Substance over Form: Notices of Rescission and the Wishart Act
The 2020 Court of Appeal decision of 2352392 Ontario Inc. v Msi, examined the issue of the necessary requirements for a valid notice of recession under Ontario’s Arthur Wishart Act (“Wishart Act”), more specifically, whether a pleading delivered in the course of litigation could constitute a valid notice of rescission, or whether a separate notice of rescission was required.
The plaintiffs in the original litigation matter were franchisees who purchased a franchise to own and operate a Works Gourmet Burger restaurant in Toronto. They received two disclosure documents from the franchisor and executed a Franchise Agreement.
The franchise opened in March 2013, but was not successful. By the fall of 2013, the Franchise Agreement had been terminated by the franchisor, resulting in the default of a loan agreement with RBC, and subsequent litigation by RBC against the individual franchisee.
As part of that litigation, the individual franchisee retained counsel to defend against RBC’s Claim and advanced a Third Party Claim against the franchisor which claimed, among other things, rescission of the Franchise Agreement under the Wishart Act, and a full return of monies paid by the Plaintiffs under the Franchise Agreement. The franchisor defended arguing that no notice of rescission had been delivered within two years, as required under the Wishart Act.
The franchisees then advanced new actions, against both the franchisor (alleging that the Third Party Claim was a valid notice of rescission within the two year period) as well as against the franchisee’s previous lawyer (alleging negligence for failing to properly deliver a notice of rescission under the Wishart Act). The lawyer defended alleging that the Third Party Claim was a valid notice of rescission under the Wishart Act.
Motions were brought in both actions, and the Motions Judge determined that it was plain and obvious that the Third Party Claim could not constitute notice under the Wishart Act.
The franchisee’s previous lawyer appealed, and both the franchisor and franchisee took the position that the Third Party Claim was not proper notice of rescission.
The Court of Appeal considered the purpose of the Wishart Act, and found that it should be interpreted in a generous matter to redress the imbalance of power in franchising relationships, while also balancing the rights of both franchisors and franchisees.
It reviewed the requirement of written notice of rescission under section 6(2) of the Wishart Act, if a party wishes to exercise their right to rescind a franchise agreement on the basis that a franchisor did not provide the statutory disclosure document. The Court of Appeal noted that the purpose of a notice of rescission was to advise that the franchisee was rescinding, and it was not a precondition to litigation.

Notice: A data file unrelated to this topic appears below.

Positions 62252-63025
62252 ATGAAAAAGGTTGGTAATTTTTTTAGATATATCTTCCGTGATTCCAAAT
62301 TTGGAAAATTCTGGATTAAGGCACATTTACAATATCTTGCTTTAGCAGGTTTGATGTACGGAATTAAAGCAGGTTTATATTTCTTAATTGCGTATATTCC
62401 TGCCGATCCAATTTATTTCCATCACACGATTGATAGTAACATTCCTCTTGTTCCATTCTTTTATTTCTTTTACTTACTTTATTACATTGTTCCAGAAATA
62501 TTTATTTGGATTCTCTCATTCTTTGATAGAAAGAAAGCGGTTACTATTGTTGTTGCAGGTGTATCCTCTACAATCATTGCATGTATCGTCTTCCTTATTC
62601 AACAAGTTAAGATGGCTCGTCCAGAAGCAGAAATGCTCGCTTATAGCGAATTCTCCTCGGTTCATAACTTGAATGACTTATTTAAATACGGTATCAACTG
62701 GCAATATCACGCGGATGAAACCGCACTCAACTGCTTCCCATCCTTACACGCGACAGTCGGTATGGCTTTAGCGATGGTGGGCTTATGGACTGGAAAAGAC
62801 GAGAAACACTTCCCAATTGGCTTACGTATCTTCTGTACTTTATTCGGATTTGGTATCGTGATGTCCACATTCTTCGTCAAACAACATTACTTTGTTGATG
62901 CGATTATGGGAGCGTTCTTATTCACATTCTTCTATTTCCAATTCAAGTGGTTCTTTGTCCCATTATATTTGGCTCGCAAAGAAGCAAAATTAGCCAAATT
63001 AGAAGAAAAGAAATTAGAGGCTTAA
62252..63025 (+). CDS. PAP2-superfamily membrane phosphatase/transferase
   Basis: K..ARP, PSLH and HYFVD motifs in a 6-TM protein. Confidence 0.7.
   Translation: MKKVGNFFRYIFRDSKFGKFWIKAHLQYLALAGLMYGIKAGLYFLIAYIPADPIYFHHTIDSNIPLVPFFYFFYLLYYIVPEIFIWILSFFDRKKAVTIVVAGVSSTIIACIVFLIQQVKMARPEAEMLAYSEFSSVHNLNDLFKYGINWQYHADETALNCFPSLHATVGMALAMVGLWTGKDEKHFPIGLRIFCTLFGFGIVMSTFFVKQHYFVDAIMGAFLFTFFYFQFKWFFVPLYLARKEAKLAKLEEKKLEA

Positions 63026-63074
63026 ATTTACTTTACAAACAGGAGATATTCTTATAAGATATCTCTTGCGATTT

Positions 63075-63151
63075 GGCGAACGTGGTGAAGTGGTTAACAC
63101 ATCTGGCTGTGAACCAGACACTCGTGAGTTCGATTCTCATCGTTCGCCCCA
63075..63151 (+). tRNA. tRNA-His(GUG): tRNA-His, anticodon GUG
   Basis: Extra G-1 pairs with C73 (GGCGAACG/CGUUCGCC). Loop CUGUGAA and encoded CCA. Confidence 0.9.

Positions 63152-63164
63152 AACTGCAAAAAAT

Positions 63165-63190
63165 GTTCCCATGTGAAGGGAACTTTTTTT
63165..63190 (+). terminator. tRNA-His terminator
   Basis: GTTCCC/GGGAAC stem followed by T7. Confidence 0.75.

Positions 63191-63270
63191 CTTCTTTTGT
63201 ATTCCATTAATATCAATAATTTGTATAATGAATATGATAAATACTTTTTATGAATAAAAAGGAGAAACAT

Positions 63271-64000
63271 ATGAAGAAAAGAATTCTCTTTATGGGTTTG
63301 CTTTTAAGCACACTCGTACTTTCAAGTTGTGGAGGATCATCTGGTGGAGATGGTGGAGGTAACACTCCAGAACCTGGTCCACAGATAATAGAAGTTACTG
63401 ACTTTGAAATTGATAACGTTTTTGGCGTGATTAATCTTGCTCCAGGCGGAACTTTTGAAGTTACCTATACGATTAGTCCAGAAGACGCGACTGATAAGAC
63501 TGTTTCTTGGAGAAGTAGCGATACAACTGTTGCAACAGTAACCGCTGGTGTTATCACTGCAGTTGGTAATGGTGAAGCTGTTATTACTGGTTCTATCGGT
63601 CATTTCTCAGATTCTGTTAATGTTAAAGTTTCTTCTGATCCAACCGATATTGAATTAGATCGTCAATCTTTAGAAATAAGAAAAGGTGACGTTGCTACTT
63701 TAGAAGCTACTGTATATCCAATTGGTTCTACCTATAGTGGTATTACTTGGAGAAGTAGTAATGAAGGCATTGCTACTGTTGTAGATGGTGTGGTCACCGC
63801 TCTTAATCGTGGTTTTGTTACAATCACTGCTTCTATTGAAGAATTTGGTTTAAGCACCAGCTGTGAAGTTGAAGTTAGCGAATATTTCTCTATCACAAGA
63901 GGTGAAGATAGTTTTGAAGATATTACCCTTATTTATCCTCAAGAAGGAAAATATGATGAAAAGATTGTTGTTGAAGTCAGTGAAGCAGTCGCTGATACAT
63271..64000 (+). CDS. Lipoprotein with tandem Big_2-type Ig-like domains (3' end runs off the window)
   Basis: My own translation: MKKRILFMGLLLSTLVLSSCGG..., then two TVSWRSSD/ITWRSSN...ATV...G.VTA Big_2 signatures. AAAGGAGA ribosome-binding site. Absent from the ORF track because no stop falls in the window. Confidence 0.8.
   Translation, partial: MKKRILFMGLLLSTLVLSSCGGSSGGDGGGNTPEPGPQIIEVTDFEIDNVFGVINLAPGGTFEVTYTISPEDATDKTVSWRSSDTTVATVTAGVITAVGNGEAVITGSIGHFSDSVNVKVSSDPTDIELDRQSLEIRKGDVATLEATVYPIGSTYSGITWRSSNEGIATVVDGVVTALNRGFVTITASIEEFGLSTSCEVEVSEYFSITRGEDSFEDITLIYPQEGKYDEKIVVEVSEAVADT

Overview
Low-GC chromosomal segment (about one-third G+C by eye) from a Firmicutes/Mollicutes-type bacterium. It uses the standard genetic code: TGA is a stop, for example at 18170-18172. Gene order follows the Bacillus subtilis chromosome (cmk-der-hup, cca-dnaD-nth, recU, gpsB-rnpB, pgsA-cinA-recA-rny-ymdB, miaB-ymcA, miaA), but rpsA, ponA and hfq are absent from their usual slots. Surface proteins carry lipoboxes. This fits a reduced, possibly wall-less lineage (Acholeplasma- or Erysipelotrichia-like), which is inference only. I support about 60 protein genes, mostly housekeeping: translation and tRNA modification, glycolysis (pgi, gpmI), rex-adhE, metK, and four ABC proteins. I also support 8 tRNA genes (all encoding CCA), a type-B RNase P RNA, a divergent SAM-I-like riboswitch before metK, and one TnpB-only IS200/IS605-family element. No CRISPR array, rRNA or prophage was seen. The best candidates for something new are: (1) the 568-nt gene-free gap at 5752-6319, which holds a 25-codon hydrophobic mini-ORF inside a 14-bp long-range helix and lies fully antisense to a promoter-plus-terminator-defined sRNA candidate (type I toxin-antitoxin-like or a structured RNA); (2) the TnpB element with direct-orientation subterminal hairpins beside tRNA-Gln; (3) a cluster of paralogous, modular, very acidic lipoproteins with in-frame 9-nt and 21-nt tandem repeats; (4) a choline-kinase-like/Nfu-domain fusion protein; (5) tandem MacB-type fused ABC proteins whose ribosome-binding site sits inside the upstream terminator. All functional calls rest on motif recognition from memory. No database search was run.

The Court of Appeal further considered section 6(3) of the Wishart Act which indicates that the only requirements for the notice are that it be in writing and delivered to the franchisor. While the Court of Appeal agreed that the Wishart Act “appeared to contemplate that notice will be given outside the context of litigation”, it held that a pleading could comply with the Wishart Act’s requirements, as there was no prohibition in the Wishart Act itself.
As such, the Court of Appeal allowed the appeal and confirmed that a pleading, such as a Third Party Claim, could constitute a valid notice of rescission, provided it complies with the requirements under the Wishart Act.
While the appeal was allowed in this case, the Court of Appeal stated clearly that the procedure was “anomalous, and certainly not the ideal or recommended approach”. In fact, the Court of Appeal explicitly indicated that “a written notice of rescission delivered by the franchisee to the franchisor before commencing litigation is the normal and preferable procedure”.
As such, if wishing to exercise a right to rescind, franchisees should still follow the normal procedure of delivering an explicitly-clear notice of rescission in writing, although in the event that is not done, this decision may allow for other written communications or pleadings to suffice, provided the intention to rescind is sufficiently clear and the requirements under the Wishart Act are met.
For franchisors, this decision suggests that they should carefully consider whether correspondence or pleadings received from the franchisee indicate an intention to rescind, as, based on this decision, such notice could still be valid outside of their receipt of the normal notice of rescission.